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World Water Loss Day: Tracking Portland's Water Loss

Blog Post
December 4th is World Water Loss Day, a day that challenges utilities and water users to look for hidden leaks and make a plan to reduce water losses.
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Celebrate World Water Loss Day

The classic Andy Williams song describes December as the “the most wonderful time of the year.” For us at the Water Bureau, it’s also one of the busiest times of the year. As temperatures drop in the region, older water pipes become more brittle, which means they’re more likely to break and leak. No matter how cold or wet the weather gets, our maintenance and construction crews are quick to find and fix main breaks. However, not all leaks are easy to find or even notice, as some happen underground. This is just one of the ways water can get “lost.”

World Water Loss Day is celebrated on December 4th. This day challenges utilities and water users to look for hidden leaks and make a plan to reduce water losses.

What is water loss?

Main breaks are one of the most common forms of water loss. Even a small main break can result in a lot of lost water.  

Water loss is the difference between the total amount of water produced by a utility and the total amount of authorized water used and recorded by a utility. For the Water Bureau, these uses include using water at homes and businesses, fighting fires, running Benson Bubblers, and many other activities. The bureau tracks all of these uses and compares the total to the amount of water it has produced each fiscal year (June 30 to July 1). The bureau analyzes the difference and sorts it into various water loss categories.

Why is water loss important?

Minimizing water loss is important for all water utilities. Water lost to main breaks or leaks still required chemicals for treatment and energy for transport. If unchecked, even small leaks can create major headaches for the city. Leaks of any size can lead to potholes and damage other infrastructure like sewer systems and transportation networks. Reducing water loss also makes sense from a conservation and sustainability standpoint. At the Water Bureau, we’re committed to using natural resources wisely. As we reduce our water loss, we reduce the amount of water we draw from our watershed and well field.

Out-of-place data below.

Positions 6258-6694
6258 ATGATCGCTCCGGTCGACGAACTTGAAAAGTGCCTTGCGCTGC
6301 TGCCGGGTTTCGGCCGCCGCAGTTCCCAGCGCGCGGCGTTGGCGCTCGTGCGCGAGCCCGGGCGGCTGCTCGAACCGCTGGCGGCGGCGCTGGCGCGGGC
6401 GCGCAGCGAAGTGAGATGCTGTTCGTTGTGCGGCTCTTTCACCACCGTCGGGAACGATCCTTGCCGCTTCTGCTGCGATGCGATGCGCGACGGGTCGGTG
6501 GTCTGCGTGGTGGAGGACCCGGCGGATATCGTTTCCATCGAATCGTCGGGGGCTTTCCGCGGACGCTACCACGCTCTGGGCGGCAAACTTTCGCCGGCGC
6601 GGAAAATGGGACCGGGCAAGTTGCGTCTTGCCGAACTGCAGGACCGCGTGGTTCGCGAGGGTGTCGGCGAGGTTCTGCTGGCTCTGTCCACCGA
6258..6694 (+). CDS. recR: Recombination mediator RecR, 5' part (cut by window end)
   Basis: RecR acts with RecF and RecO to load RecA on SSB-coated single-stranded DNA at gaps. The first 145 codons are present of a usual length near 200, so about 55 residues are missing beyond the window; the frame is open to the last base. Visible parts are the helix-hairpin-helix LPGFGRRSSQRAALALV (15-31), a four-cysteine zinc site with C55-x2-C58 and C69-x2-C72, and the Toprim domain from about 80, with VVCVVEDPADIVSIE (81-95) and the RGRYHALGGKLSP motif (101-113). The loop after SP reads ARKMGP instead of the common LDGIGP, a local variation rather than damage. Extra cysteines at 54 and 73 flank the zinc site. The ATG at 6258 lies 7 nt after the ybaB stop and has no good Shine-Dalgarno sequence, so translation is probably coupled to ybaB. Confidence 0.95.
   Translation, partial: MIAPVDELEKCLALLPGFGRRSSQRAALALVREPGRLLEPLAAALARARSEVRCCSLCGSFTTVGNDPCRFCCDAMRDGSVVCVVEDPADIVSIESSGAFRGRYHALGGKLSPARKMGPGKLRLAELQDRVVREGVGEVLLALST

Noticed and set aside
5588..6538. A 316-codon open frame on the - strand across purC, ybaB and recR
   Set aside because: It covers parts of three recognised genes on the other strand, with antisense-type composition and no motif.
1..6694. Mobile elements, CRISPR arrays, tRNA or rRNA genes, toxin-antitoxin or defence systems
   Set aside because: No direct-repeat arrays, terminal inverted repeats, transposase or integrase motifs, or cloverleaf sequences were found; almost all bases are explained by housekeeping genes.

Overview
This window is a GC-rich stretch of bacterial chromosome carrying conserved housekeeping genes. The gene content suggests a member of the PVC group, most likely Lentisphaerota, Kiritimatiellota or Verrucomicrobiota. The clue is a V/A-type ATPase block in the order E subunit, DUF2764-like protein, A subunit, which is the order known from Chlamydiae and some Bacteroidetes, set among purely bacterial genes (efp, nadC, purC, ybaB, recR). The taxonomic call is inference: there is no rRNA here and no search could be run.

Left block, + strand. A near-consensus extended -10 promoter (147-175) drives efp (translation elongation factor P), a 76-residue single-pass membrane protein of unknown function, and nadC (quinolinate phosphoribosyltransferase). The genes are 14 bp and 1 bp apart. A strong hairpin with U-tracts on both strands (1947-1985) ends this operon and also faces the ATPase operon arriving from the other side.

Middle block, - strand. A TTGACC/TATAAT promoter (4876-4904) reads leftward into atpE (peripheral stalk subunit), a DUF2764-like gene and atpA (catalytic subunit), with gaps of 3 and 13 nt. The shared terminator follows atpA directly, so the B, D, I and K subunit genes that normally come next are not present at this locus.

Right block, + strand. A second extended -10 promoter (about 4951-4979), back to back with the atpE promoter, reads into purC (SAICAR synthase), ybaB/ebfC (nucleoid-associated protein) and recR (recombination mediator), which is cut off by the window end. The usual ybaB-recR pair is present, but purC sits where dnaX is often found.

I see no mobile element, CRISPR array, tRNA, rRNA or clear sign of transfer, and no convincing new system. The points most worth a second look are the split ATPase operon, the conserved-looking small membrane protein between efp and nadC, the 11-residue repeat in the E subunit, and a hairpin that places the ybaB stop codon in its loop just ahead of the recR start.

A man in a bulldozer digs dirt out of the muddy ground
Water Bureau crews drain and excavate a main break for repair. This work is performed rain or shine and early notification of breaks is key to reducing their impact.

What is the Water Bureau doing to reduce water loss?

The bureau’s water loss rate is 14.5 percent of water supplied. This rate is similar to peer utilities’ water loss rates. The bureau is invested in reducing our water loss. For over two decades, we’ve used a water leak survey team to find nonsurfacing leaks (leaks that don’t show up at the ground level). In 2019, we hired a Water Loss Analyst to coordinate our water loss efforts and lead a data-driven approach to reducing water loss.

Here’s what we’ve done so far to better understand and reduce our water loss:

  • We complete a water loss audit and analysis annually. This analysis allows us to prioritize resources and enact the most effective strategies to reduce water loss.
  • We’ve improved our tracking of authorized uses for the water loss audit. Measuring these uses ensures that they are not mistaken to be water loss due to leaks or main breaks.
  • We continue to modernize how we look for leaks, including upgrading equipment and changing staff allocations. Over the next two years, we will conduct a pilot project that uses satellite technology to survey the distribution system for nonsurfacing leaks.

All of this work and analysis will culminate in a Water Loss Action Plan, which will be submitted to the State of Oregon in the spring of 2022.

You can help reduce water loss!

Water Bureau crews drain and excavate a main break for repair. This work is performed rain or shine and early notification of breaks is key to reducing their impact.

We aim to reduce water loss to below ten percent of water supplied. One way you can help is by reporting leaks and other forms of water loss. Sometimes leaks are obvious and look like geysers from the street. But leaks can also be small trickles of water that may seem to come from a crack in the road. Water loss can also occur when someone illegally opens a hydrant, or if someone tampers with or damages a hydrant or other infrastructure.

If you see a possible leak or witness someone tampering with Water Bureau property, please call the Water Bureau Emergency Line at 503-823-4874. This line is open twenty-four hours a day, seven days a week.